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New closures hit Telchac’s boardwalk and beaches

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Carlos Rosado van der Gracht
Born in Mérida, Carlos Rosado van der Gracht is a Mexican/Canadian blogger, photographer and adventure expedition leader. He holds degrees in multimedia, philosophy and translation from universities in Mexico, Canada and Norway. Sign up for the Yucatán Roundup, a free newsletter, which delivers the week's top headlines every Monday.
The closure of beaches in Yucatán is widely considered to be a necessary but painful measure. Photo: Courtesy

Authorities in Telchac announced that its boardwalk and beaches would be closed until further notice.

The news comes one week after Progreso, Yucatán’s most popular beach, introduced similar measures — but only during weekends.

Authorities in both Telchac and Progreso are hoping that boardwalk and beach closures will contribute to a slowing of COVID-19 infection rates, which lately have been breaking daily records.

The general sentiment among Yucatán’s population when it comes to these types of closures has been one of acceptance and resignation. 

But this is not the case for everyone.

“It looks like they (the government) are always on the lookout for ways to HURT business owners with this farse,” said Karla Peraza, a Telchac local, posted on Facebook in response to the announcement.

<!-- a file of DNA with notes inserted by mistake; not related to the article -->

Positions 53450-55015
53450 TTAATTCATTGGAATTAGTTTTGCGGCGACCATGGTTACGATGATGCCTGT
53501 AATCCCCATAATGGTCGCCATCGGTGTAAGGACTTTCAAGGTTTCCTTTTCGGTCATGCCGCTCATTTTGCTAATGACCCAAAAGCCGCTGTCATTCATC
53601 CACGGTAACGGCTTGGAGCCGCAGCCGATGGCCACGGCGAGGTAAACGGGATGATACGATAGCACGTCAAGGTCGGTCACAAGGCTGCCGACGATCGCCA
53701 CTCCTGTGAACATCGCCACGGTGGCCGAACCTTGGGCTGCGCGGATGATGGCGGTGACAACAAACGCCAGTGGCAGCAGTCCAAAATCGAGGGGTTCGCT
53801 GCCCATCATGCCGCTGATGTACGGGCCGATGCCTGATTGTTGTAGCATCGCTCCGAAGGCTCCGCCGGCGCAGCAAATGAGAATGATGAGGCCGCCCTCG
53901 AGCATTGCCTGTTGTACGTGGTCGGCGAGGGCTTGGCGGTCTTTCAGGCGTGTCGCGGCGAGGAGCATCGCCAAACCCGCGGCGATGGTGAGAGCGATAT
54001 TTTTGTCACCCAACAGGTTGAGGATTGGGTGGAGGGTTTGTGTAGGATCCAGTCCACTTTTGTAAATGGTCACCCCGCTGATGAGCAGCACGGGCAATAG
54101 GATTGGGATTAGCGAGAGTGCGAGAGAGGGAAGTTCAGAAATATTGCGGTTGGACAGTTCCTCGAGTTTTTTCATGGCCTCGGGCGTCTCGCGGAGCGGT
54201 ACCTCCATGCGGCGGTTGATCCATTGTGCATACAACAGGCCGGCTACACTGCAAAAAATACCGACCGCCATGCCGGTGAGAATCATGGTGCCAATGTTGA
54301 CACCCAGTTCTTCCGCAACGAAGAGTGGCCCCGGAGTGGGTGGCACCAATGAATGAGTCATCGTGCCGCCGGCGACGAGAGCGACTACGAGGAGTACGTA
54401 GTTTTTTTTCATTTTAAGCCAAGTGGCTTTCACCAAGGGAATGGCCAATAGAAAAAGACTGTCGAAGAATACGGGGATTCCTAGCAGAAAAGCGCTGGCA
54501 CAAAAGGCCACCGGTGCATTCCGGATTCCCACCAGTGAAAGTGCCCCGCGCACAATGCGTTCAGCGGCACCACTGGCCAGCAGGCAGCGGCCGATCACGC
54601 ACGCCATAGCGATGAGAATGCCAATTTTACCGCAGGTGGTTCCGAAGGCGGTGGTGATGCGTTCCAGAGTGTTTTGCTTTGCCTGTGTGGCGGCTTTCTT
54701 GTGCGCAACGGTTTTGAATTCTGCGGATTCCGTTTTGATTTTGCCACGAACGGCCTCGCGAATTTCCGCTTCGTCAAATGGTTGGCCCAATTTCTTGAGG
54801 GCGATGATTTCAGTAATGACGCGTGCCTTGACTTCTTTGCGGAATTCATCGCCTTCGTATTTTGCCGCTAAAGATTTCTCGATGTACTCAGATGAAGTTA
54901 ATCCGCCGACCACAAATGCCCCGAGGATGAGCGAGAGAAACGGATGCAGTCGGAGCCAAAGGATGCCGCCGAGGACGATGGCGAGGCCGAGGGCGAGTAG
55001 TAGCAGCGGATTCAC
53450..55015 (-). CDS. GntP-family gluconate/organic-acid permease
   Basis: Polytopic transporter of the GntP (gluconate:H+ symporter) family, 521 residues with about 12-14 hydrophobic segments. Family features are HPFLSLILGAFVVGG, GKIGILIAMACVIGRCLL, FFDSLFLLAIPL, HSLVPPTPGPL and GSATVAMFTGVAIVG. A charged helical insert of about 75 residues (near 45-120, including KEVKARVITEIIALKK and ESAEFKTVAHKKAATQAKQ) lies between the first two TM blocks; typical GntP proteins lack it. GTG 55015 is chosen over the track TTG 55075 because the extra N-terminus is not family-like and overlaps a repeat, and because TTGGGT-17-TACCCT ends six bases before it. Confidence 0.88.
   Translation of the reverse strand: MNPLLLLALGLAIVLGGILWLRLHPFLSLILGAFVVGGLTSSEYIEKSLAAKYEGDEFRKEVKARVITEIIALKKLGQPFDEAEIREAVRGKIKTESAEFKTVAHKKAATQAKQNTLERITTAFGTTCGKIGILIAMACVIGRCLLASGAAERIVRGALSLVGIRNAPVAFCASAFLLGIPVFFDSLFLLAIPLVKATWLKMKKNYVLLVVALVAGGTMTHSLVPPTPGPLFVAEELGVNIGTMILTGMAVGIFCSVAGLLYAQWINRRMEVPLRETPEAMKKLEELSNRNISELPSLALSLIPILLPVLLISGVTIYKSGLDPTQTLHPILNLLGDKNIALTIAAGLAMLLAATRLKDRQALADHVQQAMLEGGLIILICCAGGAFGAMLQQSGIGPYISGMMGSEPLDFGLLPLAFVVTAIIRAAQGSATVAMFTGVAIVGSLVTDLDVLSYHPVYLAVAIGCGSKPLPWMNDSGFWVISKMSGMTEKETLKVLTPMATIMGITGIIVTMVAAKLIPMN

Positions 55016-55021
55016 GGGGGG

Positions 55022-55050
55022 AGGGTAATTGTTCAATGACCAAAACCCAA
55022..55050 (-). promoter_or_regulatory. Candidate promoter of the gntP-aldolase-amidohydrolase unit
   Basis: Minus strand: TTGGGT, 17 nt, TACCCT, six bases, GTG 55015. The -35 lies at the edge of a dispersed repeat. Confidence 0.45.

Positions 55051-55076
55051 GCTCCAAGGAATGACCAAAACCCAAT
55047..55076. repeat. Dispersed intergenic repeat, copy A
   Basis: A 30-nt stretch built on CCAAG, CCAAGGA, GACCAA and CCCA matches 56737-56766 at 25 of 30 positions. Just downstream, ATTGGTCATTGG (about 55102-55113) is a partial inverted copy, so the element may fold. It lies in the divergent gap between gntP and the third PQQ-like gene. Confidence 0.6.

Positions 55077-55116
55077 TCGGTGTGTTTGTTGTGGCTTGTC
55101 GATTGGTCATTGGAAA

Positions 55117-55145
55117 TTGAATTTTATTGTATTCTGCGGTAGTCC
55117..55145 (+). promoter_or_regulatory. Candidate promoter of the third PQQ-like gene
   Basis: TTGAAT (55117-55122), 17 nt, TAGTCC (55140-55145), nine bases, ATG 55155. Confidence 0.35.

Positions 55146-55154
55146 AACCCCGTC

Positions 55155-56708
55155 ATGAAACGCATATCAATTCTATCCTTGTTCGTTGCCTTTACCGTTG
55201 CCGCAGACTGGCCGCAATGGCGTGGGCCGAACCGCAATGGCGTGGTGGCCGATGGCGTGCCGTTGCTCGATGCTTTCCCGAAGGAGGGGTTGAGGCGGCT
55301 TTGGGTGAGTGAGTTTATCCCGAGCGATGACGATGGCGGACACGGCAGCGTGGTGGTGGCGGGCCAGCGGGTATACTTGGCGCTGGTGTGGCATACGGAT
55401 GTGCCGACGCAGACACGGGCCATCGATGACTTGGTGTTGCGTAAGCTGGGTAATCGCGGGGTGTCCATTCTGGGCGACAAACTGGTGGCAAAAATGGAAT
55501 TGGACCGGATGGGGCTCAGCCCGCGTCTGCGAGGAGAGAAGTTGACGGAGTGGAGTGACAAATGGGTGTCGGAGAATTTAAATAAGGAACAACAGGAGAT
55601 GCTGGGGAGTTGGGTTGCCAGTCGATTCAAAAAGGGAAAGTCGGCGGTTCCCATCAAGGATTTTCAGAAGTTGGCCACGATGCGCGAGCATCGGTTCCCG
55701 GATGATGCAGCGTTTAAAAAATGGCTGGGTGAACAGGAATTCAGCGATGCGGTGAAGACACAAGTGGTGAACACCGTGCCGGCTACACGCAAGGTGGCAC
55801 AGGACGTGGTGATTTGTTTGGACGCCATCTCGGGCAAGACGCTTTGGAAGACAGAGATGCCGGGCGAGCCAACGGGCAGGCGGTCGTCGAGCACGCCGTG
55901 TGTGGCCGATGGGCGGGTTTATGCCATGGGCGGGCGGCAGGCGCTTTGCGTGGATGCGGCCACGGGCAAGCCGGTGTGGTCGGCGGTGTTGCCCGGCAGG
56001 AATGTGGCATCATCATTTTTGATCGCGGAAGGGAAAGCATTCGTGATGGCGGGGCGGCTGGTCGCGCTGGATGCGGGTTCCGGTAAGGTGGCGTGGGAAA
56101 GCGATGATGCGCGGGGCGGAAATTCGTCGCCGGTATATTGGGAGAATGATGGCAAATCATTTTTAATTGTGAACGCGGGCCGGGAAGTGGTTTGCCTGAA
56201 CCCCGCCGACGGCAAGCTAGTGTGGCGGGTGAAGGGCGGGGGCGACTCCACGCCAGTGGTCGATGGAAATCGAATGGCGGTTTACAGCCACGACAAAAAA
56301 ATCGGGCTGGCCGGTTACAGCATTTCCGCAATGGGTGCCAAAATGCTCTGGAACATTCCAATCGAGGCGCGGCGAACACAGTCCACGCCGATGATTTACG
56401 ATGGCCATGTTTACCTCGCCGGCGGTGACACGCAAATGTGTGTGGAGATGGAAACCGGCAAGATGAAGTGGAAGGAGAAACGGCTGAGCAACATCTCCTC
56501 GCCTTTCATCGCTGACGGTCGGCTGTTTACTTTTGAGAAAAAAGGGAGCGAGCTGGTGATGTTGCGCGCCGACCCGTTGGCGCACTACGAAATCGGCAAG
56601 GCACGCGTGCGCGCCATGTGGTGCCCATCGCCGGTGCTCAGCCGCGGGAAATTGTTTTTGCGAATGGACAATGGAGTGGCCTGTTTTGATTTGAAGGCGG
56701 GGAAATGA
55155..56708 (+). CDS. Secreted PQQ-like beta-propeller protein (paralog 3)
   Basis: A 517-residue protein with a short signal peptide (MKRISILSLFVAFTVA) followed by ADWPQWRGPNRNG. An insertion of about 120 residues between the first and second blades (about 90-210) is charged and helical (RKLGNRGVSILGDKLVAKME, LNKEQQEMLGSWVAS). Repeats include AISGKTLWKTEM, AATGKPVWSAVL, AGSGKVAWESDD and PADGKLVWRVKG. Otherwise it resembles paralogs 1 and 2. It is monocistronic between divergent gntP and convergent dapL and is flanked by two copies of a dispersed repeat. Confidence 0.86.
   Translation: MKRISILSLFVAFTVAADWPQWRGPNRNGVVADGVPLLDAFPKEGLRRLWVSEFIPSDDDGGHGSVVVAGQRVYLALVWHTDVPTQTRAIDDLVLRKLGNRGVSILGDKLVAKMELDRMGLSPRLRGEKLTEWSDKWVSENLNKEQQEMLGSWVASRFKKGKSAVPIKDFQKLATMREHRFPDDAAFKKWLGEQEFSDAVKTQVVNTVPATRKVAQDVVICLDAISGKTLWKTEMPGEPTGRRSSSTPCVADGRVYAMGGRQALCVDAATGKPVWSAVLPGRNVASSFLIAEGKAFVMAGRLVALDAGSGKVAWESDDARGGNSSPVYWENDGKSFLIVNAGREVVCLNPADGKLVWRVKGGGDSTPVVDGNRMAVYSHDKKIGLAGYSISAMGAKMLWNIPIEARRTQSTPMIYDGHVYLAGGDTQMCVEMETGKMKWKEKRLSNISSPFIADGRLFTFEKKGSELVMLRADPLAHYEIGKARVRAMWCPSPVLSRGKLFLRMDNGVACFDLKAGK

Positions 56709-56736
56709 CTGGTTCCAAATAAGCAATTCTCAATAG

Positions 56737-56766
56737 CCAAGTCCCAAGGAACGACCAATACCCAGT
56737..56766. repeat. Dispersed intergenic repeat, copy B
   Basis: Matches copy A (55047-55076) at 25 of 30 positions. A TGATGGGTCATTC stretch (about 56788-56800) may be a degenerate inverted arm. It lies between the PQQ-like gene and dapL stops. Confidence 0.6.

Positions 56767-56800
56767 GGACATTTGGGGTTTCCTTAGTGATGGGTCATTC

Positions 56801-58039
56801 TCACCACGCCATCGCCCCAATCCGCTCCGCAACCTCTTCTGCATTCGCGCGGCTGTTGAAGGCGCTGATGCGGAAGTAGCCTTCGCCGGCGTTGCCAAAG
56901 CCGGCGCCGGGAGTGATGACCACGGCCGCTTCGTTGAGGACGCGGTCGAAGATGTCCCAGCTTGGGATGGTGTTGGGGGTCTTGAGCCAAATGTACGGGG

Other than Progreso and Telchac, all other beaches including Celestún, Chuburna Puerto, and San Benito remain open throughout the week. 

Earlier: Rare baby Lora turtles seen in Yucatán for the first time

Epidemiologists disagree regarding the likelihood of contracting COVID-in open-air spaces such as beaches and parks. 

Many in Yucatán are questioning the wisdom of shutting down open-air spaces such as beaches and parks while allowing shopping malls, restaurants, and movie theatres to continue opening  — even though they are operating at a reduced capacity.  

Some chatter online suggests that select businesses and public spaces be allowed to return to full capacity but only granting admission to people who can prove that they have been fully vaccinated, using Mexico’s recently implemented COVID-19 passport

Although some versión of this idea may become a reality someday, to date fewer than 20% of people in Yucatán have been fully immunized against COVID-19 — with the lion’s share being made up of people 60 and over. 

As of Monday, Mexico’s government has fully inoculated approximately 20 million people against COVID-19.

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